Games People Play: Jack Dempsey’s Los Angeles Homecoming, 5 August 1927

by Paul R. Spitzzeri

It’s remarkable how so many aspects of American life in the 1920s served as a template for the future.  Whether it is transportation (the growing use of aviation, for example); communications (for instance, the development of radio); or entertainment (the worldwide effect of motion pictures), we can see some very important transformations brought about that helped lay the groundwork for how we would live in subsequent decades.

Another major component were celebrities.  Radio and recordings helped make musicians like George Gershwin and Paul Whiteman, as just two examples, major cultural figures.  Charles Lindbergh’s solo flight across the Atlantic Ocean in spring 1927 launched him as a (somewhat reluctant) national hero.  Certainly, any number of movie stars became mainstays of media attention and fan worship, whether they include Rudolph Valentino, Clara Bow, or many more.

Dempsey Willard Harrisburg PA Evening_News_Sat__Jul_5__1919_
(Harrisburg PA) Evening News, 5 July 1919

In the sports world, celebrity athletes rose dramatically in stature during the Roaring Twenties, as well.  Tennis players Bill Tilden and Helen Wills, golfer Bobby Jones, swimmer Gertrude Ederle, and football star Red Grange were some of the most popular sports figures of the time, but the two biggest celebrity athletes of the decade were perhaps baseball’s Babe Ruth and boxing’s Jack Dempsey.

Tonight’s highlighted artifact from the Homestead’s collection is a press photograph from this day in 1927 showing a large mass of fans and onlookers welcoming Dempsey to Los Angeles.  The image looks to have been taken at the Southern Pacific depot, also known as Central Station, which opened at Alameda and Fifth streets in 1914.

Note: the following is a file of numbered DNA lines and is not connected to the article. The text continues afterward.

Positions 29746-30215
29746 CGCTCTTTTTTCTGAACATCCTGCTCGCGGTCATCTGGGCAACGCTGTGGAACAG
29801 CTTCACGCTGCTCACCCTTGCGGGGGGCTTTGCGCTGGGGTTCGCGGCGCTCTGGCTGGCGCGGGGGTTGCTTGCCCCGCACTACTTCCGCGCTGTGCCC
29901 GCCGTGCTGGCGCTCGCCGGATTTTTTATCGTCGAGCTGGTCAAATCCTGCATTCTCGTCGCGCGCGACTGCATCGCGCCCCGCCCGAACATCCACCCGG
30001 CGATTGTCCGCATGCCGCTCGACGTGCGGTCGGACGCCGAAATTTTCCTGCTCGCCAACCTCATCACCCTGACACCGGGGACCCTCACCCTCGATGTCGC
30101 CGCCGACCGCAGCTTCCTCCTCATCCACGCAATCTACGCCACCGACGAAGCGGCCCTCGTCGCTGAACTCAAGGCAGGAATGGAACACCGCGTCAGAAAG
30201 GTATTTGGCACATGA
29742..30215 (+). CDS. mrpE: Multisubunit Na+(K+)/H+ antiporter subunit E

A caravan of at least three open cars slowly makes its way through the horde, which looks to be about 95% male (and it seems like about half of them sport the popular straw hats of the day).  Most are gawking, but one of the few hatless gents, a little above center is yelling and raises his right arm with his fist clenched.  Others are smiling and laughing, perhaps because the former heavyweight champion, standing in the car at the center, has said a few words to the crowd.

Dempsey Carpentier Lincoln Nebraska_State_Journal_Sun__Jul_3__1921_
(Lincoln NE) State Journal, 3 July 1921.

Presumably, those words included something along the lines of “I’m gonna get my title back,” because Dempsey was in the midst of preparations to try to regain the heavyweight crown against one of the great boxers of the period, Gene Tunney.  Known as the “Manassa Mauler,” after his hometown in Colorado, Dempsey was from a poor family that moved frequently.  Converted to Mormonism at age 8, Dempsey was residing in Utah when he became a professional boxer.